Role of Employees in Service Marketing

The advent of the 21st century has brought about new innovations in the field of technology; all for the purpose of not only providing for a better standard of living for people in general but also to facilitate large scale companies in their quest to emerge as the most efficient and competent business in their industry – not to mention, one which has a sustainable competitive edge. These aspects of doing business the ‘right’ way and getting to the top of the corporate ladder notwithstanding, many companies are now beginning to realize the importance of the role of employees in the organization in terms of customer-contact. The term ‘personal touch’, all of a sudden, holds much more meaning and scope – it is not just about greeting a customer with a warm smile anymore; it is about understanding their latent needs and catering to them in such a way that the customers themselves could not have ever imagined, thus, also sealing their loyalty to the brand as well as to the company (Berry & Parasuraman, 1991).


Service Marketing Managers often say:

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“The employees cannot be separated from the production of the service; they are the service.”

No doubt the ultimate goal of the creation of a particular service is to satisfy the customer but often the attributes and features of a product or a service are not enough as these will not sell by themselves – their benefits and advantages need to be communicated in an effective manner so that it resonates with the customer. These are especially true of commodities which are tangible; mostly consumers are just concerned with the functional benefits of a product and whether it does what it promises to do. However, things are not so simple when it comes to services. Firstly, these are intangible products; things which one cannot see nor touch but which are evidently there as they offer a variety of incentives to the customer. Secondly, due to the nature of such services, in order to allow oneself to fully take advantage of the benefits provided by the service, one would have to depend mostly, if not entirely, on interaction between himself/herself and the employee who is normally the Customer Relationship Manager (CRM). Here is where the treatment meted out to the customer by the employee can either make or break the sale of the service which could eventually translate into a prosperous business relationship between customer and company. Customers generally give their psychological experiences more weight than what the product has to offer in terms of physical attributes (Schneider, Bowen, 1995, p. 19).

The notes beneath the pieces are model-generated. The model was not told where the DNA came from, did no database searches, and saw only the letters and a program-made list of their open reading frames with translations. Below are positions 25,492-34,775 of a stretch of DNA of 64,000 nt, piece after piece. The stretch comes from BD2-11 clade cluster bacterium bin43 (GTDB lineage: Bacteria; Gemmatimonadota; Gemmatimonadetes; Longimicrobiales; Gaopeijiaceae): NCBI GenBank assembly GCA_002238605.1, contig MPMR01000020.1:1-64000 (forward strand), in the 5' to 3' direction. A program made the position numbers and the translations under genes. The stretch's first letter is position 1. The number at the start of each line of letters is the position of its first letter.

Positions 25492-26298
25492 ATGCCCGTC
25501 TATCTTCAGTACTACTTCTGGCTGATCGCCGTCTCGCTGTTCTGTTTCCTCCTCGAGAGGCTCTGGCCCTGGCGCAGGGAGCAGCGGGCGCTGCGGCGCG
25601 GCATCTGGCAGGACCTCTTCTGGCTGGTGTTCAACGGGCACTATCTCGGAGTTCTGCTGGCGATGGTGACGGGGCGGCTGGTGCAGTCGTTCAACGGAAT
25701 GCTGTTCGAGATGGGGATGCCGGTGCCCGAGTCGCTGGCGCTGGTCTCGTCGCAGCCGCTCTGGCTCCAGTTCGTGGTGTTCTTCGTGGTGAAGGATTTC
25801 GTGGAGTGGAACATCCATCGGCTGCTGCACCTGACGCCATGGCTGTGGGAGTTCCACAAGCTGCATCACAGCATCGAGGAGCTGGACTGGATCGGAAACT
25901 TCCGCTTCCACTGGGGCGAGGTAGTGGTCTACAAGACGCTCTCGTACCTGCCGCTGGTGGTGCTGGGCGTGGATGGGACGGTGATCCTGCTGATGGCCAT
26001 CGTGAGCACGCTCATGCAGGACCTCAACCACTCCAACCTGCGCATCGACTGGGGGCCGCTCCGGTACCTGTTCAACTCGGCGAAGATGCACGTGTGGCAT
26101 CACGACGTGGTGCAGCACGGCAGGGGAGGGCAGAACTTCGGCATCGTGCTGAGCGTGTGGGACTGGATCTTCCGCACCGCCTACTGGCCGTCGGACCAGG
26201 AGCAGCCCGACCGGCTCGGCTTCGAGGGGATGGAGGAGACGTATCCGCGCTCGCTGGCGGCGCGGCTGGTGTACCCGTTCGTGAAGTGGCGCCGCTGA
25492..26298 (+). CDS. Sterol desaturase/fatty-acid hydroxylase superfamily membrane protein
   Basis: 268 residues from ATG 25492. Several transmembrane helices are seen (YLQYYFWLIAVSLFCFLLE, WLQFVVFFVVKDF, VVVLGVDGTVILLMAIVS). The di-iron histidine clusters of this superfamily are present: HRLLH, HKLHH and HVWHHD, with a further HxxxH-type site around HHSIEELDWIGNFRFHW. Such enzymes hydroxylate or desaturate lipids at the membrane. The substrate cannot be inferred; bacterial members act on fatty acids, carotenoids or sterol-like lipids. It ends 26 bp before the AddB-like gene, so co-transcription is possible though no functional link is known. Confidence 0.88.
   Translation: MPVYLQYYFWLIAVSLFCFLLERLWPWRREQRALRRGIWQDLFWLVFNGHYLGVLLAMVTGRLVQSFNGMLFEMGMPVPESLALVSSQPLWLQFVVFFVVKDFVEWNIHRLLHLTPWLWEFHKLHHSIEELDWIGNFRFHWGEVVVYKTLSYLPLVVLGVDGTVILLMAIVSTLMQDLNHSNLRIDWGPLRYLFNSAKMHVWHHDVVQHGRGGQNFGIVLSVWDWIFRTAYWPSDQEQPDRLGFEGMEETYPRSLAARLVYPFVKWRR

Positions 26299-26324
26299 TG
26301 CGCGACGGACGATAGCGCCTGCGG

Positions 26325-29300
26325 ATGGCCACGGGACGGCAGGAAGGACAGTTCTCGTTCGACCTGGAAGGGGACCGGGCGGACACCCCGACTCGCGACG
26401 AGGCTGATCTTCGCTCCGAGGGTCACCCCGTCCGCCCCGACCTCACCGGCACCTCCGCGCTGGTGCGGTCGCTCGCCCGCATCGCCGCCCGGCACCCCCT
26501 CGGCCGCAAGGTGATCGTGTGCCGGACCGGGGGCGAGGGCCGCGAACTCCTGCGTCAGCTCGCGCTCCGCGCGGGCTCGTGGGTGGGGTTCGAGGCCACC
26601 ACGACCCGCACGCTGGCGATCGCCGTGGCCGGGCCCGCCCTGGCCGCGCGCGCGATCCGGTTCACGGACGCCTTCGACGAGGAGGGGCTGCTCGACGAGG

Personal Experience as a Customer:

It was only when I, as a customer, had a positive experience at the hands of a particular employee at one of our local cinemas that I began to fully understand the power such interaction has and the role it plays in cementing the loyalty of the customer towards the organization. My family and I went to watch a movie recently. Once we got there, however, we found that some people were already sitting in our seats and that there were no other seats available in the entire hall. Obviously disgruntled, my parents then asked for a refund of their tickets. The manager not only gave them their money back but also asked one of the staff members present to set up chairs for us in the first row so that we could watch our movie comfortably. Since that day, that particular cinema house is the only cinema we visit whenever there is a new movie in town.


The scenario highlighted above is a perfect example of employees going the ‘extra mile’ to satisfy customers. Normally, a refund would have been enough; it was what was expected of the staff and the manager. Yet, they decided to go beyond our expectations and do something that left a positive impact such that, for the future, we would always consider that cinema as our first choice for the benefit of a movie experience.

The sole functional benefit provided by cinema houses is for customers to watch their favorite movie in a comfortable environment. However, there are many other elements which become a part of the customer’s overall experience. The manner in which staff deals with the customer at many touch-points; which mainly include the ticket counter, refreshments stand, and the entrance, play an integral role in creating a positive experience for the customer. The key is to not just meet the expectations of the customer – as in that case the customer would not hesitate to switch loyalty to another brand provided that he/she has a better chance of getting a better experience – but to go beyond the expectations by targeting their needs in a positive manner.


Berry, L. L., & Parasuraman, A. (1991). Marketing services: Competing through quality. New York: Free Press.

Lovelock, C. H. (1991). Services marketing. The Prentice-Hall series in marketing. Englewood Cliffs, N.J.: Prentice Hall.

Schneider, B. & Bowen, E.D.(1995), Winning the Service Game, Library of Congress Cataloguing-in-Publishing Data.



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